The Leo and Mary Sarkisian Collection at the University of Michigan contains a rich variety of artifacts from the longtime Voice of America broadcaster, whose creation, Music Time in Africa, is the longest-running English language radio program that broadcasts throughout Africa. There are audio recordings and documents from the Leo Sarkisian Library (on loan from Voice of America), as well as personal papers and musical instruments donated by the couple.
But the latest addition came not from Leo and Mary, who died in 2018 and 2019, respectively.
According to a story written for the U-M Arts & Culture site, the current Music Time in Africa host -- and Michigan alumna -- Heather Maxwell let the Sarkisian Collection team know sundry tapes and scripts for old MTIA shows dating back to the mid-1960s were about to be boxed up and shipped to VOA's storage facility: salt mines in Western Pennsylvania. Knowing that if these items were sent to a cave, they'd essentially be inaccessible, Paul Conway, a U-M School of Information professor, and Kelly Askew, U-M professor of anthropology and Afroamerican and African studies, sprang into action.
Conway and Askew initially sought funding to digitize 30 Music Time in Africa shows, but once they saw how extensive and well-preserved the collection was, the duo boosted their target to 900 programs. The Sarkisian Collection team is digitizing 10,000 reel-to-reel tapes, cassettes, and vinyl records -- as well as original scripts, scrapbooks, letters, etc. -- and the first batch of these preservation efforts are online at the Music Time in Africa website.
This story was originally published on May 9, 2018, ahead of Nellie McKay's May 13, 2018, concert at The Ark in Ann Arbor. McKay is returning to The Ark on Monday, November 19 in support of her new 8-song EP, "Bagatelles," which you can hear below in addition to her 2018 LP, "Sister Orchard."
Nellie McKay often seems like she’s at a loss for words.
During our phone conversation to promote the pianist-singer-songwriter’s show at The Ark on May 13, her answers were often preceded by a swarm of ums, uhs, I means, and various other utterances. And when McKay did get to the answers, it wasn’t necessarily in response to my questions, instead offering long vignettes about politics and the stark realities of being a full-time musician.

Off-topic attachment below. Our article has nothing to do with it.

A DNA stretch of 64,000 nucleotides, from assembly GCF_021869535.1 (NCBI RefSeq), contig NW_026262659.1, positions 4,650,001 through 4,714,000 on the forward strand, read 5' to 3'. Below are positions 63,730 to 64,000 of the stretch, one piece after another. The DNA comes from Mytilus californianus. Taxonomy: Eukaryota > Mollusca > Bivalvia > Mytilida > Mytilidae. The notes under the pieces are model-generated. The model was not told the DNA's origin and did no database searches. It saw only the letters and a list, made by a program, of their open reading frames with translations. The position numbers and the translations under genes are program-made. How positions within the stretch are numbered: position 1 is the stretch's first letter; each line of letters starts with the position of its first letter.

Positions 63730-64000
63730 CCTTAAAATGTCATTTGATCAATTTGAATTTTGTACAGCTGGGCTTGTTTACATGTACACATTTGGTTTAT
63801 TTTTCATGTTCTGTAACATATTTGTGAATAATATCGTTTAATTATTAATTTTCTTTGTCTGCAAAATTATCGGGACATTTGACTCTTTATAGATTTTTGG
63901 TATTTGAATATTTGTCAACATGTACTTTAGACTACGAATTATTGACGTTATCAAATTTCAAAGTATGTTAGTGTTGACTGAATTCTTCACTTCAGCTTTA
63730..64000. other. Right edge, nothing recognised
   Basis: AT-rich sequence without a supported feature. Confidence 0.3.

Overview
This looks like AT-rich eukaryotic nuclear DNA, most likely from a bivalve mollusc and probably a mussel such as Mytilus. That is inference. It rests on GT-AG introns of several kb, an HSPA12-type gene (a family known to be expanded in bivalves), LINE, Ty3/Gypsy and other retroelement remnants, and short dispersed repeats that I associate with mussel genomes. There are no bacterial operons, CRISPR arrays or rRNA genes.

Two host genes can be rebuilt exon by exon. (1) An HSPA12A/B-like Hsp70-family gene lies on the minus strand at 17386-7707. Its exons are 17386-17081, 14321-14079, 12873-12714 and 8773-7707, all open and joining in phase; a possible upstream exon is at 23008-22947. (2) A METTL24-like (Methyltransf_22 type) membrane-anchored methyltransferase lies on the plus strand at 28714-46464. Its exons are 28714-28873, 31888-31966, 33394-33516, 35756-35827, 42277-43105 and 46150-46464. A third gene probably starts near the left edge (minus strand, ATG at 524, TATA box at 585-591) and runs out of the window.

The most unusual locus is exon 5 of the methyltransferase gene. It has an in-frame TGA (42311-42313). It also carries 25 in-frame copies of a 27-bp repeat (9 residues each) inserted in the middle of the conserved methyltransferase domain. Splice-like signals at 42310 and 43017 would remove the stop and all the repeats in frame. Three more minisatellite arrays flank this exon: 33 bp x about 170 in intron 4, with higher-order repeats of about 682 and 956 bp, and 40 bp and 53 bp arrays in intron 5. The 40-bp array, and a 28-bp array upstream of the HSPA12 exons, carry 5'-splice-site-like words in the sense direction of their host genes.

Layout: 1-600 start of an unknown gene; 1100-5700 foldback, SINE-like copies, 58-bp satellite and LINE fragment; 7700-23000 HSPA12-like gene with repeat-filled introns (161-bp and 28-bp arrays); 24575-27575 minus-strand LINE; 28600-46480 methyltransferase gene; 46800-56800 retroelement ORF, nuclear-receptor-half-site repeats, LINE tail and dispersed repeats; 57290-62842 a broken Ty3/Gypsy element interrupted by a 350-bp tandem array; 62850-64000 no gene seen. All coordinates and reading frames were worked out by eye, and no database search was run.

On stage, McKay has a similarly discursive way of speaking, mixing funny anecdotes, political pleas, and stammering self-effacement.
But once McKay strikes a piano key, everything flows. Words stream from her gorgeous voice with confidence and warmth. The quirkiness that defines her conversations gives way to sass and power, and listeners get invited into her world -- which is not of this era.
On November 6, Bob Dylan visited Hill Auditorium for the 7th time as part of his Never Ending Tour -- 57.5 years after his initial performance in Ann Arbor on April 22, 1962.
The Pulp feature "Highway I-94, M-14 & US-23 Revisted: A Comprehensive History of Bob Dylan in Ann Arbor" noted that this was the legend's 12th concert in town. But unlike his early shows here, which were marked by banter with and by the audience, Dylan's most recent show at Hill Auditorium was defined by his longtime approach to performing: he did not once address the audience verbally, instead only interacting through the music.
From where I sat, bold body art and piercings, asymmetrical haircuts, and statement eyeglasses abounded. And although about two decades have passed since Mitchell first created and performed in the groundbreaking show (and film) that would become his calling card, Hedwig and the Angry Inch, he not only rocked Hill Auditorium on his ongoing Origin of Love Tour but crowd-surfed, Superman-style, during an encore number.
But the two-hour concert kicked off with a direct reference from Hedwig, as powerhouse guest vocalist Amber Martin arrived first on stage and announced, “Ladies and gentlemen, whether you like it or not … John Cameron Mitchell!”
Doogatron is one of three acts performing at the Ann Arbor Synth Expo (AASE) on Saturday, November 9 at AADL's downtown location. Below is an interview we did with the group earlier this year, prefaced by a band update written by synth player Stevie:
We've mostly been recording and trying different workflows this year. These new processes have yielded a few singles we're excited about releasing next year. Ann Arbor Synth Expo will probably be the only chance to hear some bits and pieces of those before we put them out. We also did some remixes this year that we're debating on releasing or just keeping in our back pocket to play at shows. The last of four EPs we're releasing this year is out on Friday, 11/15/19. The other three are currently available on our Bandcamp and all streaming platforms. Mike moved to Brooklyn in May so he won't be appearing with us at the AASE but he recorded with us quite a bit earlier this year and he might continue recording with us remotely.
Synth music is often a solitary exercise. It's easy enough for one person to program all the music and not have to deal with band dynamics.
Electronic music duos are more common and count influential acts such as Orbital, Mouse on Mars, Autechre, Boards of Canada, Coil, and many more in those ranks.
Less common is a synthesizer trio, quartet, or quintet, but there is a rich history of synth groups, too, from Tangerine Dream, Kraftwerk, Harmonia, Throbbing Gristle, Add N to (X), and Hot Chip. The combination of personalities mixed with live playing over sequenced sections gives the music a more human quality, and Washtenaw County trio Doogatron is part of this lineage.